Study Guide: Supporting Individuals with ADHD


Behaviors that Characterize ADHD



ADHD and the Brain

ADHD interferes with certain executive functions of the brain:

  • Organizing
  • Prioritizing
  • Planning
  • Utilizing working memory
  • Accessing recall
  • Focusing
  • Work initiation
  • Sustaining a task
  • Shifting attention (transitioning)
  • Regulating alertness
  • Pacing oneself (time management)
  • Managing frustration
  • Modulating emotions
  • Shifting attention (transitioning)
  • Regulating alertness
  • Pacing oneself (time management)
  • Managing frustration
  • Modulating emotions


Diagnostic Requirements


Myths and Facts

*Average for the 2007-2009 period (CDC/NCHS, Health Data Interactive and National Health Interview Survey:



He’s a handful, but that is normal. We just don’t let boys be boys anymore.

Truth: ADHD is a real, day-to-day functional disability that seriously and consistently acts as a barrier to kids’ success.

Truth: Ratios of males to females with ADHD is between 3:1 to 5:1

Truth: Girls are underdiagnosed


ADHD is caused by poor parental discipline.

Truth:  ADHD is a neurobiological condition. It is true that not providing calm and consistent limit setting can make behaviors more severe, but a parent cannot cause ADHD.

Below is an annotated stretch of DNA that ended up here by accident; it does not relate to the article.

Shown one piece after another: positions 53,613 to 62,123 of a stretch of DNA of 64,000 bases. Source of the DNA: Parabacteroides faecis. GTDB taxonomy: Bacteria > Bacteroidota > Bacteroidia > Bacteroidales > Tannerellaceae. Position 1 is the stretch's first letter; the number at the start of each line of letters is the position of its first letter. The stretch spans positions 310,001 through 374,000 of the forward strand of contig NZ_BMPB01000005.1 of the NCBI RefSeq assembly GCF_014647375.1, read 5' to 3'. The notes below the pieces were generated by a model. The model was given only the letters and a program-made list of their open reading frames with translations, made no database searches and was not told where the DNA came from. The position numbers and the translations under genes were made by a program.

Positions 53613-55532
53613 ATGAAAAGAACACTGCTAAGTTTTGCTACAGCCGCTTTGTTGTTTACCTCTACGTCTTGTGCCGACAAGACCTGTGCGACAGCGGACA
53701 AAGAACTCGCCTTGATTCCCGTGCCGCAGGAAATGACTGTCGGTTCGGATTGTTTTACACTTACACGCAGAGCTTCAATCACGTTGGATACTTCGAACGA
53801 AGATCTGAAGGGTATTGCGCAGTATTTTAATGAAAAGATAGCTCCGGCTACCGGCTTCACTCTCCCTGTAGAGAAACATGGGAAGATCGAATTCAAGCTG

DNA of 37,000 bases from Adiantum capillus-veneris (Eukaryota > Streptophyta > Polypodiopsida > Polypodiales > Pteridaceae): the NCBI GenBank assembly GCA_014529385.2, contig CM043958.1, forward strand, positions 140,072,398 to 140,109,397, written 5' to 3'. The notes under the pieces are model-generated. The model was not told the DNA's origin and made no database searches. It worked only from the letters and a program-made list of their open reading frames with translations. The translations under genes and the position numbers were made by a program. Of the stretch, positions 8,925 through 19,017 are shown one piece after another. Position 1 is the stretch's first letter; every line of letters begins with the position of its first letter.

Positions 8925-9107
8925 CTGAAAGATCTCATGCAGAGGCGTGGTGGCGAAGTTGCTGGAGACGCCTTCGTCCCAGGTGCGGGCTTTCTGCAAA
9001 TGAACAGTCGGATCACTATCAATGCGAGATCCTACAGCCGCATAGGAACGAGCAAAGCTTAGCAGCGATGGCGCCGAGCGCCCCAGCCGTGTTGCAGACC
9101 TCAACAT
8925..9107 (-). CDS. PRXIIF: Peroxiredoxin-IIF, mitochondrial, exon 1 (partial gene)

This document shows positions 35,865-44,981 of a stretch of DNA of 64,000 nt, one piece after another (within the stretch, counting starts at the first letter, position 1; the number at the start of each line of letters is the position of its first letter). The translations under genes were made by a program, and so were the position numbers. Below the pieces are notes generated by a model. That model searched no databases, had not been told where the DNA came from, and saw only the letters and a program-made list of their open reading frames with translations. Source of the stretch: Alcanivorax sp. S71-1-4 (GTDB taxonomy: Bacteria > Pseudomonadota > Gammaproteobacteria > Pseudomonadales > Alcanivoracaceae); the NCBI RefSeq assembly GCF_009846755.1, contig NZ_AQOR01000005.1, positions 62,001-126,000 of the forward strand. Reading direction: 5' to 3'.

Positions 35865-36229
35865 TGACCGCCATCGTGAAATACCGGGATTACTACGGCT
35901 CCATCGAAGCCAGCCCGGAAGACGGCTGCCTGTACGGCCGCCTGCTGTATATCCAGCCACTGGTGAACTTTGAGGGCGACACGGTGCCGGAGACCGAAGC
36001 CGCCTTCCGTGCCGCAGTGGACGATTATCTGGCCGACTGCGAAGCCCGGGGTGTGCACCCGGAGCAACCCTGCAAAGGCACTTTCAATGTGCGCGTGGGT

I think we should assign Jamal more homework since he lacks attention during class and doesn’t get all his classwork done.

Truth: Caregivers should work with teachers to limit homework to 1 hour per night to prevent burnout or overload of a child with ADHD.


Just stop feeding him sugar and he won’t be so hyperactive.

Truth: Repeated research shows there is no significant link between ADHD and sugar consumption.

Truth: Children with ADHD are often picky eaters

Truth: ADHD meds can suppress appetite

Truth: Children with ADHD will benefit from a high protein breakfast



Jamal doesn’t get enough exercise.

Truth: Research has shown that children with ADHD need more exercise than other children. Exercise releases endorphins which are good for the brain and can actually have a calming effect.


ADHD is a chronic condition that may change form over time, but there is no cure.

Truth: There is no cure for ADHD. It is a chronic condition that does not go away. Instead, it may change form over time, as the child matures and adapts to their condition.


A child who has ADHD can benefit from taking medication that helps the child focus, decreases hyperactivity, and decreases impulsivity.

Truth: Medications can help a child with ADHD focus and decrease the child’s hyperactivity and impulsivity.

Truth: While medications can help a child who has ADHD, it is still important to provide multi-modal treatment including : individual therapy, family therapy, education.


Strategies for Supporting Individuals with ADHD

Remember the acronym: L-E-S-S-O-N


L: Limit Choices- keep it to two

E: Environment- provide a consistent, organized workspace

S: Strengths- help the child discover what they do well

S: Simplify- break down complex tasks into simple steps

O: Organize- create official storage areas to put things

N: Need Schedules- provide predicable daily routines

References and Resources

Subject Matter Experts: